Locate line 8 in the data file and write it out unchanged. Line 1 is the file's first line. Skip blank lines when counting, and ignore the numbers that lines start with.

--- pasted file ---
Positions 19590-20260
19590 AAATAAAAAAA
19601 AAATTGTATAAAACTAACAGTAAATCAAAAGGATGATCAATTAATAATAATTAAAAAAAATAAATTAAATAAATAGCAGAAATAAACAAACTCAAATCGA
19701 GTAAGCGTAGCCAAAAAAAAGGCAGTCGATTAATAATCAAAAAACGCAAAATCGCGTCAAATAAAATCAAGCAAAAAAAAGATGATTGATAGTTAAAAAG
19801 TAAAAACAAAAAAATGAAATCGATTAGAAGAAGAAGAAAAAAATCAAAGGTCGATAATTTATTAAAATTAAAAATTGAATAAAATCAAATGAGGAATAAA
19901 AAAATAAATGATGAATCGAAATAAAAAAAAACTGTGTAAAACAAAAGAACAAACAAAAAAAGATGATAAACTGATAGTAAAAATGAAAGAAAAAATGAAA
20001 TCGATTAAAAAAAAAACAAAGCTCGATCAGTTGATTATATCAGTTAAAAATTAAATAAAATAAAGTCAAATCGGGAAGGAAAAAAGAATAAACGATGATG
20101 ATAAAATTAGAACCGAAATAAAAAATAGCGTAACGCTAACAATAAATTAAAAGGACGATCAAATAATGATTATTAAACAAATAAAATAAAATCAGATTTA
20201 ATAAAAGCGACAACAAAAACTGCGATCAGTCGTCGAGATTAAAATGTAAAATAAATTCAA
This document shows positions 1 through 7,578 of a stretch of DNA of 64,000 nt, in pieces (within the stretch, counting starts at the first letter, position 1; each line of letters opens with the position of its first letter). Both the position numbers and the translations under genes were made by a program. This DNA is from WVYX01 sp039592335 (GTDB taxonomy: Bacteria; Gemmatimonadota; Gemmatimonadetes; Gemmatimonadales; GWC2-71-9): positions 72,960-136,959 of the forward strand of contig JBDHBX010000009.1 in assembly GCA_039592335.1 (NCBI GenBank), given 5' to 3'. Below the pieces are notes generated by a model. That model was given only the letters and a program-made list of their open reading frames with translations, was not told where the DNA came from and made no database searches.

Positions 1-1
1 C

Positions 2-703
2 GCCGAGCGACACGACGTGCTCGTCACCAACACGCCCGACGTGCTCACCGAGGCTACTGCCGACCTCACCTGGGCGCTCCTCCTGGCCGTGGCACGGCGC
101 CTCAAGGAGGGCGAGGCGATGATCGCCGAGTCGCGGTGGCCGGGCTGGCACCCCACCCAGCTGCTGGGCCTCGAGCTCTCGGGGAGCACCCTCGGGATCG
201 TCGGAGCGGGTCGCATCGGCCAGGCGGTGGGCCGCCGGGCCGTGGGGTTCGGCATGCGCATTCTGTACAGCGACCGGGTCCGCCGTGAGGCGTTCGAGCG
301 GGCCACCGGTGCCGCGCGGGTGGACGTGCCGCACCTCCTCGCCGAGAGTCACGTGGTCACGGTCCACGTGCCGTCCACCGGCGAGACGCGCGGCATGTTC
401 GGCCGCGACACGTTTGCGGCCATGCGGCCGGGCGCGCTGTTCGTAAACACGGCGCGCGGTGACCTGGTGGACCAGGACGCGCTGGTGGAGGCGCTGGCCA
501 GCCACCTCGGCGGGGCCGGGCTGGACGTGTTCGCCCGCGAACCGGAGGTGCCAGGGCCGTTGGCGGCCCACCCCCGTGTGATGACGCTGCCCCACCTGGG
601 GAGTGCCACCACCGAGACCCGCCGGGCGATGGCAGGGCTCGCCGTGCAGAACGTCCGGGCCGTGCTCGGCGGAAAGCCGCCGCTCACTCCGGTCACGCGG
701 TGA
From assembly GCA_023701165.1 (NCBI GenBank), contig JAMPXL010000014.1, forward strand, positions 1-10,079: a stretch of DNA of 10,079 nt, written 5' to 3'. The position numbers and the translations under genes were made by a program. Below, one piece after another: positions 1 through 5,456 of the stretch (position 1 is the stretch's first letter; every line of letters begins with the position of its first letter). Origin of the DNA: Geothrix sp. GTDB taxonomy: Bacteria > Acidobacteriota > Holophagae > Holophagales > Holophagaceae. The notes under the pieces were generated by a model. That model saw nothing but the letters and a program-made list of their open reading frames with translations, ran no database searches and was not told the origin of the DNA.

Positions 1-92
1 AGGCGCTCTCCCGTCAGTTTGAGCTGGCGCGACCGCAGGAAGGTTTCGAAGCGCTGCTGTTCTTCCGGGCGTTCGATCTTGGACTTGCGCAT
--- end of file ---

20101 ATAAAATTAGAACCGAAATAAAAAATAGCGTAACGCTAACAATAAATTAAAAGGACGATCAAATAATGATTATTAAACAAATAAAATAAAATCAGATTTA